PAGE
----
Just before our week of rain, we finally got down to getting that temporary fence put up around the barnyard of the barn across the river. I had taken the fence down during the end of summer when the small field needed to be open for the main herd to use the area for grazing. We were supposed to replace the temporary fence in the fall before the wet weather came but it was one of those things that got put on the back burner until the forecast demanded we get the area blocked off before the really wet week would cause the ground to get chewed up by hoof prints of the herd.
The poly tape has many advantages. It is very flexible and can be repaired easily by simply tying a knot and hooks to metal t-posts by plastic insulators. The whole fence can be set up or removed without too much work or hassle. The white tape is easily seen so the herd does not mess with it once they know it carries an electric charge. It is also easy to see if the elk have stormed through and created downed or broken wires that need repair. Putting up the fence or taking down the fence and storing the pieces does not require heavy gloves or fencing pliers.
The disadvantage is that the wire is not very heavy and does not last for decades as does barb wire.
With a day filled with a lot of small jobs, the fence got the t-posts replaced, insulators clipped, the poly wire restrung and the gate closed with the portable solar electric fence unit charging up the wire. The herd was not upset at all that they could no longer cut through the small field to get to the outdoor round feeders. After the first couple of hours all the cows including the three nearing weaning age were walking the rocked road as the path around the blocked area.
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On occasion, we come across old fencing when working around the farm, sometimes from fences that were established, used and abandoned. Other times, rolls of wire or a long tangle can be found as we are digging in the dirt when trenching. When I was down along the riparian where Mike had bladed the large wild blackberries out, remnants of an old fence line were found as I shoveled holes for the seedlings.
What long pieces of barb wire I could extract from the wet ground was rolled up into rounds. Then I went along with a strong magnet searching for those smaller chunks of wire that had broken off. The smaller pieces are the most dangerous for the cattle, if one happened to be eaten with a bunch of grass, it could poke a hole in one of the stomachs or intestines. Fortunately, it doesn’t happen often and when ever we find metal of any kind we are quick to clean it up and get it out of the areas where the herd can tread.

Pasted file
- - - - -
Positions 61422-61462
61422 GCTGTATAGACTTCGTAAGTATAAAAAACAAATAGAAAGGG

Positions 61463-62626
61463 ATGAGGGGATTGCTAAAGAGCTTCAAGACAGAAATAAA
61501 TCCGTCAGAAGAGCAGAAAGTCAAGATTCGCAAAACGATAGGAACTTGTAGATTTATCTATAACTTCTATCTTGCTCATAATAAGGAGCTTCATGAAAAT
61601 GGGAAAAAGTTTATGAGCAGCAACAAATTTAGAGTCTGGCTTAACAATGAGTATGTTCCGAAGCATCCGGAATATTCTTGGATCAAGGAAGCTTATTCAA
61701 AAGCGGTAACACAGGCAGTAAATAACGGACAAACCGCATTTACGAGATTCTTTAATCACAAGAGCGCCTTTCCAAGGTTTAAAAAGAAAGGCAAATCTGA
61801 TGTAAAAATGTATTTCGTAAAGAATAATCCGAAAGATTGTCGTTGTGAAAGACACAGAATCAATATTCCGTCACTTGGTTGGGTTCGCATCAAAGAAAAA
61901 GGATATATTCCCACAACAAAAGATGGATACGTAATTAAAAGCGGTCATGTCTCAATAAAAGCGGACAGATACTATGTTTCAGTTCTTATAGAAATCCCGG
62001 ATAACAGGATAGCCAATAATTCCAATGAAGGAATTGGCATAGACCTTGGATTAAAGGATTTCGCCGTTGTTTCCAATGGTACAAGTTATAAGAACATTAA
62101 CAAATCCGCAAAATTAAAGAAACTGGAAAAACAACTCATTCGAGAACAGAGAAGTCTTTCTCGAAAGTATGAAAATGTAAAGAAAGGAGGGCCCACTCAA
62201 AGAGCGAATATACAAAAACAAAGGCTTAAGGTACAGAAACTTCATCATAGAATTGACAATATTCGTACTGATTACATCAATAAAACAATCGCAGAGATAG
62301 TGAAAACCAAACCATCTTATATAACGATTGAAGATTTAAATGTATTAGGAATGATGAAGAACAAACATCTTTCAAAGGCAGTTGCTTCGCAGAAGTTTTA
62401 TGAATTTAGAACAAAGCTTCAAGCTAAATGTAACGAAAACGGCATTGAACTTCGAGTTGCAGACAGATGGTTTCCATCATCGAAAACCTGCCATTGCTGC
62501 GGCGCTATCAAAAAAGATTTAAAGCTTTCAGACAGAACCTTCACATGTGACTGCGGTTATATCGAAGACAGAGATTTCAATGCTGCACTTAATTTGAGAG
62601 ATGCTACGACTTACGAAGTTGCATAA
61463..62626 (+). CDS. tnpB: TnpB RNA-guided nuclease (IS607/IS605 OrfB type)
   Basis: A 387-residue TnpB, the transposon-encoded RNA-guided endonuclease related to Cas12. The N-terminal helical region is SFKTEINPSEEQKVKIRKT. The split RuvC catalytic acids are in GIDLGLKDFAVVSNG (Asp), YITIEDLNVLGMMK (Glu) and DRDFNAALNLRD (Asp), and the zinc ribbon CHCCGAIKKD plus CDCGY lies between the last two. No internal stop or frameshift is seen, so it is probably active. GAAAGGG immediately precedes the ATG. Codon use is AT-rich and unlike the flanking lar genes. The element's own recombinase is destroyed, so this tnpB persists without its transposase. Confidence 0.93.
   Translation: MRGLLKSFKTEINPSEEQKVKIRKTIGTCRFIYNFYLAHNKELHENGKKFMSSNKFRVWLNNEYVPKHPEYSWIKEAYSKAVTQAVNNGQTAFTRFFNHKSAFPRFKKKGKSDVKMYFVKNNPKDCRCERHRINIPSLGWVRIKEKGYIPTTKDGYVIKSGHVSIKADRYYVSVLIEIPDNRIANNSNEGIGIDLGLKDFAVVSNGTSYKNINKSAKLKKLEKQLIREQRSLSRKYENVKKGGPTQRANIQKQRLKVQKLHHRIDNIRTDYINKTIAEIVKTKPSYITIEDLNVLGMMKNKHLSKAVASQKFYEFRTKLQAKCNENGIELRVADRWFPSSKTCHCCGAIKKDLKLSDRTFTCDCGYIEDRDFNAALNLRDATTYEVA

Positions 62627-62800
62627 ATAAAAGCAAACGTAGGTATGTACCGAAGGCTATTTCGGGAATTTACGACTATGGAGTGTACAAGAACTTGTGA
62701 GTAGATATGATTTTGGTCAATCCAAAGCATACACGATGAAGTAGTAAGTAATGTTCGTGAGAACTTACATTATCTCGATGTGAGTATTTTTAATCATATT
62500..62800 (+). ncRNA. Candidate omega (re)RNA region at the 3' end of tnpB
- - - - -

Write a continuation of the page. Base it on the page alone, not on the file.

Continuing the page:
Most of this day was spent removing the old in order to have a clean spot for the seedlings to reside. My trusty bucket was filled along with the rolls that I had accumulated down by the river.
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It will soon be time to lock the main herd of cows out of the fields that are used for hay, pasture and nursery areas. Once the ground becomes sodden with late fall rains, the cows begin to sink with each footstep making for uneven ground when running equipment and downright dangerous human-foot-catchers. So far, the ground has been fairly solid and the herd has been enjoying the rotations around the various fields as they munch the grass that has come back after the cold October. Continue reading
Sunday afternoon Mike and I were working on the mess on the top of the hill that is our property line, barb wire fence line and wind-ravaged, fallen and broken trees that litter the ridge line. He cut through a few fallen wild cherry trees and was going to pull them out of the way when strands of barb wire ended up wound up in and around the tracks of the logging bulldozer.
With him inching the dozer forward and backward while I tugged at the broken strands, we were able to free the dozer to once again attack the criss-cross tangle of trees and fencing. Continue reading
At the top of the hill there is a small area, less than five acres in size, that we have been avoiding for several years. It is the dividing line between us and the neighbor that happens to be a large tract(miles and miles in size) timber company.
We have avoided the trees in this spot because of a storm several years ago that caused powerful winds to rip across the ridge. The clear cut that the company had recently completed denuded the crown of the hill. The winds funneled through the newly created clear ground acreage and slammed into the trees that lined the ridge both on their side of the property line and on our side. The trees that had recently lost the big timber that protected them from the buffeting winds became susceptible to the force of the storm. Continue reading
It’s hard to imagine the river getting low enough at our downstream edge to need fencing while much of the Willamette Valley is under flood warning with many evacuations. The wet storm systems that have been coming in off the ocean are swirling in from the south and seem to peter out before they get twisted back to the coast range in the north, leaving us with much less rainfall.
We had to pile drive a couple of metal T-posts into the rocky shallows of the river and extend the wire fence that had washed out during the winter high water. If we did not replace the fencing, the cows could walk along the shallows and out into neighboring property.
Every year we have to reclaim the fences that inevitably get washed out along the river. The swift current drags debris onto the fence before it breaks from the weight. Once broken, the water carries it downstream and buries posts wire and all beneath soil, rocks and vegetation. Continue reading